“When I graduated from my programming bootcamp, I had the skills to be a great programmer,” Lindsey starts. “But it wasn’t until I joined Udacity that I realized I still had a lot to learn about being a software engineer.”

The terms Programmer and Software Engineer, contrary to popular belief, are not interchangeable. A programmer knows how to code and may have the technical skills needed to build meaningful products. A software engineer follows a systematic process of understanding requirements, working with stakeholders and developing a solution that fulfills their needs. A programmer tends to work alone. A software engineer is part of a larger team.

Lindsey realized this difference when she graduated from a prestigious bootcamp in San Francisco and started working at a company (with us!). From learning GitHub workflows to more involved testing (“I always questioned the importance of testing,” Lindsey explains, “with individual projects, I knew what it was supposed to do since I build most of it. Now, since all the parts interact with each other, I need to be very careful to test my code”), Lindsey had to pick up a lot of skills as she transitioned into this new role.

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Udacity’s Software Development Life Cycles will help make the transition from programmer to software engineer easier for everyone. Taught by esteemed Georgia Tech Professor Alex Orso, SDLC explores software phases, requirements engineering and software testing methods.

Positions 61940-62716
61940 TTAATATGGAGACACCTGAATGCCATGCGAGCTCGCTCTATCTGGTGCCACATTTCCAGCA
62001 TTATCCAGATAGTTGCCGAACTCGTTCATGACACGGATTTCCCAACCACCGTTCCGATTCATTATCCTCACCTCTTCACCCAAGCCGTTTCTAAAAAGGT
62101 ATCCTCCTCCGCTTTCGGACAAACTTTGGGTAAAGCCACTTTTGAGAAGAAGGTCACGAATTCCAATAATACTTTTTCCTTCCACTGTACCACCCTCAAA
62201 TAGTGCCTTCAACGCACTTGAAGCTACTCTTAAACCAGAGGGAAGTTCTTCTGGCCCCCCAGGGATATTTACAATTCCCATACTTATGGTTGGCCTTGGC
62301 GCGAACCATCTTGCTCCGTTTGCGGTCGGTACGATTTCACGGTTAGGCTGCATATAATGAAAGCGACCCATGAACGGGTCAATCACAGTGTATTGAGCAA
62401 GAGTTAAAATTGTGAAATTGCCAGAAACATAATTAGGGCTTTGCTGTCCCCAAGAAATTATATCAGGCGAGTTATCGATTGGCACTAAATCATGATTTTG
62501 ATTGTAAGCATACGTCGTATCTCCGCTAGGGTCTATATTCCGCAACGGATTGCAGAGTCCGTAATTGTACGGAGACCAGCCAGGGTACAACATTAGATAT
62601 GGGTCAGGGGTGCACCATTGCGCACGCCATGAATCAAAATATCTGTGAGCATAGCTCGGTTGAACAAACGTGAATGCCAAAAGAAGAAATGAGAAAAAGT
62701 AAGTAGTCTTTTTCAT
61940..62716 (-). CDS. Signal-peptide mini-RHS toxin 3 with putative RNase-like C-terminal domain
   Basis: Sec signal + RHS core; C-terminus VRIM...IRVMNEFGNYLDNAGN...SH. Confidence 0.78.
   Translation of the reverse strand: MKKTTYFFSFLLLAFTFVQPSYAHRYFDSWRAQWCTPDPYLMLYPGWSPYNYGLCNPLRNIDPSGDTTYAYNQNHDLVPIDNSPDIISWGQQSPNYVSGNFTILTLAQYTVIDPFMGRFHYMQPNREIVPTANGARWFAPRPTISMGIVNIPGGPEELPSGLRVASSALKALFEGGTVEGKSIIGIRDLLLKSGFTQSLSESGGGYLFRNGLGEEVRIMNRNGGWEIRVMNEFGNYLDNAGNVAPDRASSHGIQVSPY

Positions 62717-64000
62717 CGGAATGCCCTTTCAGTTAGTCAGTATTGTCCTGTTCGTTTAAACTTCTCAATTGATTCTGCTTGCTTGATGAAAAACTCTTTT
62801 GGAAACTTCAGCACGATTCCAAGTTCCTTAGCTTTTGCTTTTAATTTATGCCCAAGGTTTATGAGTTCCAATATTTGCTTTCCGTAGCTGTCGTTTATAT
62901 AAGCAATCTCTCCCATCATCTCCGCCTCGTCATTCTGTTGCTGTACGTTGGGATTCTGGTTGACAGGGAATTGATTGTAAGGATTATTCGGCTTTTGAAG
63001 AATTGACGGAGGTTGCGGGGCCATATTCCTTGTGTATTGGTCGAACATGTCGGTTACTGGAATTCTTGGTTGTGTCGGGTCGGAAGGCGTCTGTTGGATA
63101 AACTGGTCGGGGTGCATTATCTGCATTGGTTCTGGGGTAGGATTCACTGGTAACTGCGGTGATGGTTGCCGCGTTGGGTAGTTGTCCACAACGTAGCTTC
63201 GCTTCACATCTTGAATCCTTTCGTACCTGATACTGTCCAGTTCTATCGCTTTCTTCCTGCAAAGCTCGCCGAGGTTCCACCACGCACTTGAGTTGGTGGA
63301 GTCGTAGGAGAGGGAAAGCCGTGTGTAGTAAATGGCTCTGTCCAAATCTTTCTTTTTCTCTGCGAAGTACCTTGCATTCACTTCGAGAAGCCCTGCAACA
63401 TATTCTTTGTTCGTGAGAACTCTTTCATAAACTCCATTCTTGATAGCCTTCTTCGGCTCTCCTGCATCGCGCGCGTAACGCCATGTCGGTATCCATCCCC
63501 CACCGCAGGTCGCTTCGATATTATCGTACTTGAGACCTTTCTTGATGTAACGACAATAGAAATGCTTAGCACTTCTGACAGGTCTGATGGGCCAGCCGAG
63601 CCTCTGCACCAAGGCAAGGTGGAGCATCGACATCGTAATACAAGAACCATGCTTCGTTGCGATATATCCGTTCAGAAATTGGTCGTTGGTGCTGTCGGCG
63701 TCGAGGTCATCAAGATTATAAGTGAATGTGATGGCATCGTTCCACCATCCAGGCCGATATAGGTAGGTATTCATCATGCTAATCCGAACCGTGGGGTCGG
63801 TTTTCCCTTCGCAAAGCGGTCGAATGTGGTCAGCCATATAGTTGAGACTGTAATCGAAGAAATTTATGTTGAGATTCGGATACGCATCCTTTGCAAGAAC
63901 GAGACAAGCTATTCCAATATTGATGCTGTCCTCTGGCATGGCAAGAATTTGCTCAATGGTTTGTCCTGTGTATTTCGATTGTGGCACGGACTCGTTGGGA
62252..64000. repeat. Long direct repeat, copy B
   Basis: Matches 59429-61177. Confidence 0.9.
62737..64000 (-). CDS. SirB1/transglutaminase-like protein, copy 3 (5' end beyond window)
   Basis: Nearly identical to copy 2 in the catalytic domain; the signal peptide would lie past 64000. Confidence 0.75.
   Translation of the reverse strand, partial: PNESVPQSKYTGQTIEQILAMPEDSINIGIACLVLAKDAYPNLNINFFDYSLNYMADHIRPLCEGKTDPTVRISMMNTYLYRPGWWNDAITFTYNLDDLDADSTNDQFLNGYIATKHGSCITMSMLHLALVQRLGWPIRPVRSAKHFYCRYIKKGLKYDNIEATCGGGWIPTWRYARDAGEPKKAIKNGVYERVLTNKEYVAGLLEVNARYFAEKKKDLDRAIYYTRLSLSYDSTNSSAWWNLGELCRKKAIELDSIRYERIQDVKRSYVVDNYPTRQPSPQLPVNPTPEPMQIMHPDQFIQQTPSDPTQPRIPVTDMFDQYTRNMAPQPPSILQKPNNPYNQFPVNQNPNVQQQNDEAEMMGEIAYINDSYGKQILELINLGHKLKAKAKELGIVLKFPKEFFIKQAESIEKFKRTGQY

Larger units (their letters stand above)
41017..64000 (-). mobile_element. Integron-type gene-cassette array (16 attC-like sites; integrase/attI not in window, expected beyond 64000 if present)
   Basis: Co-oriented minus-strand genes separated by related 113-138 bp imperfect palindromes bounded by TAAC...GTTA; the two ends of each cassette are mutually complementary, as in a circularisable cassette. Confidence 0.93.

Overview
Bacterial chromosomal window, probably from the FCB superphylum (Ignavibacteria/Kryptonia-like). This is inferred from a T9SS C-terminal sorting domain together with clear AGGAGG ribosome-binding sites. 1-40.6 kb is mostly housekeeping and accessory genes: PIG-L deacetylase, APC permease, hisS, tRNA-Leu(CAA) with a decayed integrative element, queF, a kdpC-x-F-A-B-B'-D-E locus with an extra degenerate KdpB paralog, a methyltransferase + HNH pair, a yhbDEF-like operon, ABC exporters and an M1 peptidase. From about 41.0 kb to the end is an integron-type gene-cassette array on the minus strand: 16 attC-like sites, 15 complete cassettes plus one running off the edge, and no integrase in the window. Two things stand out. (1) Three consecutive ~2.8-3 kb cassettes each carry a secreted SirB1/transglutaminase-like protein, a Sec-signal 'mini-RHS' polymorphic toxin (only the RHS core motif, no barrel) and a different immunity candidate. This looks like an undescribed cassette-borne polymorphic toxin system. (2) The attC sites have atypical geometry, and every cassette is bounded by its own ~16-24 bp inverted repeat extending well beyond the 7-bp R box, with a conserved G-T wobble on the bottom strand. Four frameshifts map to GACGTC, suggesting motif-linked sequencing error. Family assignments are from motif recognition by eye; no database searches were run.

P1L3 Lesson Overview

Through Professor Orso’s engaging practical examples and interviews with industry insiders, you will learn how to select and implement the ideal software process for your development project. Our goal is to equip you with the skills necessary to define requirements, set up an integrated development environment (IDE), learn Git (and Github!) and use Unified Modeling Language (UML) to design and build an Android application.

We will also examine several testing practices and refactoring techniques that are helpful before the launch of your software project.

P3L2 Debriefing

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